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EC has 'relatively little' feedback on gas supply contracted from AggregateEU


Companies not required to share information on contracts

Fourth joint purchasing tender to be held before year-end

Risks remain for winter, no room for complacency: Baldwin

  • Author
  • Stuart Elliott
  • Editor
  • James Leech
  • Commodity
  • Natural Gas

The European Commission has had "relatively little" feedback on the volume of gas supply contracted between buyers and sellers following tenders on the joint purchasing platform AggregateEU, a senior EC official said Oct. 4.

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There have been two completed tenders so far on the platform, with a total of 22.9 Bcm of demand matched with supply. A third tender is currently ongoing.

After demand is matched with supply, counterparties negotiate potential gas supply contracts outside of the platform and are not obliged to share the results of their discussions.

"The reality is we've had relatively little feedback so far because companies are not required to give that to us in terms of the deals," Matthew Baldwin, deputy director-general at the EC's energy directorate, said.

Speaking during a webinar organized by industry body Eurogas, Baldwin said the EC had invited companies to give feedback on any contracts that were agreed, though "not in an intrusive way".

"We're not expecting to get any outcomes on price though we'd be delighted to hear it if companies would like to let us know that," he said.

Baldwin also said it was unclear how much gas contracted through the platform had ended up in European storage facilities this summer.

The platform was established to respond to the European energy crisis and high gas prices by using the EU's collective strength to aggregate demand.

Baldwin said a fourth tender on AggregateEU would be held before the end of 2023 and that the EC was mulling offering a longer delivery period for gas supply in the next round.

If implemented, gas offers would remain on the table until early 2029, he said.

"The platform should continue to play an important role in the EU's diversification efforts," he said.

Storage filling

Baldwin also praised the EU's mandatory storage filling requirement, saying it had helped with security of supply.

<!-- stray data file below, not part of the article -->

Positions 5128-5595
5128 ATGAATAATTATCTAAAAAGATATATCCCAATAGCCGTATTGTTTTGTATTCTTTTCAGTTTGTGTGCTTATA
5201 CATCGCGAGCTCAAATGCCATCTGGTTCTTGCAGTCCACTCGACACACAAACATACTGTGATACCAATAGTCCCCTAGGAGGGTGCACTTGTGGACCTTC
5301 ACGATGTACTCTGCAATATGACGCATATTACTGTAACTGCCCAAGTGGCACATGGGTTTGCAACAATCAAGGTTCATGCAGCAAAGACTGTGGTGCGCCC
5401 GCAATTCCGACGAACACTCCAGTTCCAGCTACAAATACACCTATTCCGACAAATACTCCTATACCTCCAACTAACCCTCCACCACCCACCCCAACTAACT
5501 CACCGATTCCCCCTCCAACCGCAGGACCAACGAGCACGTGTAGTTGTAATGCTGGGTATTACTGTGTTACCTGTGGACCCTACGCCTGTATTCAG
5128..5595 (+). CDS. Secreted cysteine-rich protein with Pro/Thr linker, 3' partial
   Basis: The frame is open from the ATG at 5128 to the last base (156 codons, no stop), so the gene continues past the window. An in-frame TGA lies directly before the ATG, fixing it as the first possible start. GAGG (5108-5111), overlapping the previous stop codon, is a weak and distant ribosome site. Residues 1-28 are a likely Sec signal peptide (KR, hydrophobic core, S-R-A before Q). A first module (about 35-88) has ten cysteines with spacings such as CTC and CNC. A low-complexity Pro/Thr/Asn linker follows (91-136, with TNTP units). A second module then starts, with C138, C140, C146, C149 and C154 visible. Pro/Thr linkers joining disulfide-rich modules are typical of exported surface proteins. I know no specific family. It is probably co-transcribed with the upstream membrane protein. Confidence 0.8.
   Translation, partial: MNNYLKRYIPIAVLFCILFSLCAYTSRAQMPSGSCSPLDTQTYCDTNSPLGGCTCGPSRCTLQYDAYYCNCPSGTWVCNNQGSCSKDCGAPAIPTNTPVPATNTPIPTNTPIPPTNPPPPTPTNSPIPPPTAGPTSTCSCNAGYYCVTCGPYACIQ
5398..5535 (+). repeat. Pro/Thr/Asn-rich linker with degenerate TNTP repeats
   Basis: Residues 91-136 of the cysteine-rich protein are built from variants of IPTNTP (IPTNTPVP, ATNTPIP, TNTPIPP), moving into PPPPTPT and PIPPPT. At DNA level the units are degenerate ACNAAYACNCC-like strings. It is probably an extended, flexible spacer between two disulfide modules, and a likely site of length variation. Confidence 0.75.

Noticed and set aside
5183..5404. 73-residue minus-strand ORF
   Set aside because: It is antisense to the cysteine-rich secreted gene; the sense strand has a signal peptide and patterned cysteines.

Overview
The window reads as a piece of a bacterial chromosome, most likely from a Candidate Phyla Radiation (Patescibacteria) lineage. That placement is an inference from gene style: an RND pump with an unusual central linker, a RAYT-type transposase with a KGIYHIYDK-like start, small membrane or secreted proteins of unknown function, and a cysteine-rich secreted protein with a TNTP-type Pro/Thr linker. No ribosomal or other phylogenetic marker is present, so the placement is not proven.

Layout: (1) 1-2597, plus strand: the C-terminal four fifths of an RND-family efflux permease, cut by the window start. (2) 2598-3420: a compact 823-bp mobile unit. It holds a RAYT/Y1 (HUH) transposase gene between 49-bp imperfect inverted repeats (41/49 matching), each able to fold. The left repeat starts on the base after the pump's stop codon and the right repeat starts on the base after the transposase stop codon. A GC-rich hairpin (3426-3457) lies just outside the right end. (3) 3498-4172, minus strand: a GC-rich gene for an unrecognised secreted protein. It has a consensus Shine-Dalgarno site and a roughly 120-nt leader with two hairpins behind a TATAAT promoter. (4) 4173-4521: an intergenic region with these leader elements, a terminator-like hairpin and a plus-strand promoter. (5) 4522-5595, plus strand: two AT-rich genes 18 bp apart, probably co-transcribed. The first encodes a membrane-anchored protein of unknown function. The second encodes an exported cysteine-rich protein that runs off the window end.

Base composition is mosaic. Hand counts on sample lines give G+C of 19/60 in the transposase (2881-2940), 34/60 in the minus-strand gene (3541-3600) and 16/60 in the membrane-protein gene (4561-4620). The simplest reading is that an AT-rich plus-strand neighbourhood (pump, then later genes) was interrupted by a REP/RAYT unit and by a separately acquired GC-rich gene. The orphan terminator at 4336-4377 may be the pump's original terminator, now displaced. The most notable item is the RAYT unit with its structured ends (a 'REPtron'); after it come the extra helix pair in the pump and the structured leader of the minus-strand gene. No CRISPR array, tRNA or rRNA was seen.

Under the new EU rules, member states were required to fill storage sites to 80% of capacity by Nov. 1, 2022, and to 90% of capacity by Nov. 1, 2023.

The EU reached this year's 90% gas storage target on Aug. 16, some 11 weeks ahead of the EU-mandated Nov. 1 deadline.

Asked whether the EC planned to continue the storage filling target obligations into the longer term, Baldwin said the EC would have to consider its options "very carefully."

"It has been successful. It is an additional area where we have consciously and with no apology stepped into the market," he said, adding that going further on storage was a major part of the EU's supply security last winter.

"We were lucky in some respects that the weather was helpful and we didn't get to test our security of supply to the limit precisely because we had that strong storage position.," he said.

With stocks already currently more than 95% full, Baldwin said the EU was in a much better position than many had predicted a year ago.

Baldwin said the REPowerEU plan and the associated emergency regulations had been instrumental in replacing Russian gas flows and finding new sources of reliable supply.

The regulations, which as well as storage obligations also included demand reductions and member state solidarity, had placed the EU on a "good trajectory" for the coming winter.

"We're still surfing on the back of those regulations," he said.

The EU reduced its gas consumption by 17% between August 2022 and July 2023, which had helped reduce price volatility and reach the EU's storage targets.

Baldwin added, however, that there was "quite a bit" of demand destruction in that time.

"Industry went through a hellish time last year in terms of the price of gas and the availability of gas. We did lose quite a lot of industrial production," he said.

Risks remain

Baldwin also said that market risks remained and that there was "absolutely no room for complacency about our situation whether it's for this winter or the next ones".

He said there could be further cuts from Russia that could see the loss of the remaining 20 Bcm/year of Russian pipeline gas, while a cold winter could lead to an additional 30 Bcm of EU gas demand.

"Both of these things could affect EU security of supply and renew market tensions, driving prices back up again," he said.

Gas prices reached record levels last summer on lower Russian flows and the need to fill storage sites.

Platts, part of S&P Global Commodity Insights, assessed the benchmark Dutch TTF month-ahead price at an all-time high of Eur319.98/MWh on Aug. 26, 2022.

Prices have come down since thanks to healthy storage levels and demand curtailments but remain relatively high, with Platts assessing the TTF month-ahead price on Oct. 3 at Eur37.18/MWh.

On Russian gas, Baldwin said there were no plans to introduce EU-level sanctions against Russian gas or LNG.

He said sanctions were subject to unanimity in the EU. "We would anticipate that being quite difficult to achieve, not least because several member states still rely to quite a considerable degree on Russian pipeline gas," he said.

"For these reasons, we haven't come forward with sanctions proposals," he said.

Baldwin said there were also still other issues to contend with. "Energy intensive industries are still experiencing a considerable degree of vulnerability and persisting difficulties with energy supplies," he said.

"Energy markets globally remain very fragile and vulnerable to even relatively small demand-supply shocks."